I am pleased to welcome Phronk, author of Stars and Other Monsters, to my blog! Check out his work on Amazon!
Thanks. I've published some writing under my real name (Mike, hi, nice to meet you), but I decided to self-publish under my fake Internet name after:
1) Finishing a novel in an oversaturated genre that would seem unimpressive to agents and publishers (though hopefully not to readers).
2) Seeing Hugh Howey's Author Earnings reports (http://authorearnings.com/). I'm a scientist at heart, and real data makes me drool. Flawed as it may be, the data shows that there are a crapload of people out there reading self-published novels. The number of people matters more than the money; it means writers can write whatever bizarre stuff they want, and a lot of readers are perfectly capable of finding that stuff, without anybody else getting in the way. If that's what they choose to do. I still love you traditional publishing, don't hurt me.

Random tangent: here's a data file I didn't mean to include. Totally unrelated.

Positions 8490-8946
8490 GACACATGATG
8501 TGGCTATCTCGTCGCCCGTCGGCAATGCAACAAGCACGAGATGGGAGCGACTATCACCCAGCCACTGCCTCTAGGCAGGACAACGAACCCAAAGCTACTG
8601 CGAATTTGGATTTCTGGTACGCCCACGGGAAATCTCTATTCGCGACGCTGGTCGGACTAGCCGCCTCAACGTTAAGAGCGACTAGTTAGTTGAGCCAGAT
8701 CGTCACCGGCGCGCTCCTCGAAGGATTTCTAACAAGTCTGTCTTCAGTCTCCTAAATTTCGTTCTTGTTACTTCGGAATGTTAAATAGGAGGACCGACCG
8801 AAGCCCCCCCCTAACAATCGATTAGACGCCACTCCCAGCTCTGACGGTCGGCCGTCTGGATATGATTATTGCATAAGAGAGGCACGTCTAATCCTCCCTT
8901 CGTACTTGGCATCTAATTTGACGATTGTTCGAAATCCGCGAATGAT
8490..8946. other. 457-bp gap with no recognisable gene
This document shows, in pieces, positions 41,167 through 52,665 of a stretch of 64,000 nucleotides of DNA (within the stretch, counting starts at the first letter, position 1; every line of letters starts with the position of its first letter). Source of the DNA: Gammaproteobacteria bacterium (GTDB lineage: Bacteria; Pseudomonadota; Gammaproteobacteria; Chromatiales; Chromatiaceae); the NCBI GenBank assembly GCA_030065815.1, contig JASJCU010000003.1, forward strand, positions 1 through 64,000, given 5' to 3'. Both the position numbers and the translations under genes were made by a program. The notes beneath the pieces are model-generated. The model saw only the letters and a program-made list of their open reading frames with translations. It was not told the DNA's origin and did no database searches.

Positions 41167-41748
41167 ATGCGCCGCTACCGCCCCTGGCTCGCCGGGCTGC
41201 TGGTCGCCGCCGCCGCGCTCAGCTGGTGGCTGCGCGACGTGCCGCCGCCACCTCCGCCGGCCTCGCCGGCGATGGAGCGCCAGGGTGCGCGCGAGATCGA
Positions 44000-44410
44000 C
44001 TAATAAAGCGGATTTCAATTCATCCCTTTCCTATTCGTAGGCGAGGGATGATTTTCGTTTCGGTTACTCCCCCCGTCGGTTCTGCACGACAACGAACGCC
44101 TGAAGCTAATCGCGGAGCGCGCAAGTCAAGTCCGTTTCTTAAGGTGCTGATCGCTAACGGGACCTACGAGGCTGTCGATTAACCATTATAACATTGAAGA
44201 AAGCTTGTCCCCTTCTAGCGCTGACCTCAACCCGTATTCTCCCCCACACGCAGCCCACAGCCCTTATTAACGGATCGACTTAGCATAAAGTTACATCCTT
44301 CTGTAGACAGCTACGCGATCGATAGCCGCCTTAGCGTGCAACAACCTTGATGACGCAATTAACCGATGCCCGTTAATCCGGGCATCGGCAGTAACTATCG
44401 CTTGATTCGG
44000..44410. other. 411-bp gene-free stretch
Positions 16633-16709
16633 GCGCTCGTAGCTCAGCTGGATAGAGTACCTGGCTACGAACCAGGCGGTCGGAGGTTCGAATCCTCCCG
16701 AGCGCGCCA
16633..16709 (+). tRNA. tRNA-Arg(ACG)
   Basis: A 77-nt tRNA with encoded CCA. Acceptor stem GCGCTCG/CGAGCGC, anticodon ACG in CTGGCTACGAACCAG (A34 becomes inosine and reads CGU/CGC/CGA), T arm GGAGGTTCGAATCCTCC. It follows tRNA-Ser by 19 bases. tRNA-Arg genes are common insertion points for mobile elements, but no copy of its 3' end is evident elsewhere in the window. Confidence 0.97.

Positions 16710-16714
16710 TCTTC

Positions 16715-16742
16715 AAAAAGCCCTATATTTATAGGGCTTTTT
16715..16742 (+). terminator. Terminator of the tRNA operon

2. Tell me about your book.
Stars and Other Monsters is about a paparazzo and his dog getting kidnapped by a vampire with a crush on a movie star. Then a lot of people get hurt and die and are miserable. It's a romantic comedy.
3. I see that your book has vampires. What do you think separates your work from other vampire novels?
There so many d*mn vampire romance stories out there. But there are also so many d*mn "Twilight sucks, so let's do the opposite" stories out there, in which vampires are basically just hungry land sharks eating everything in their path, so, not really vampires.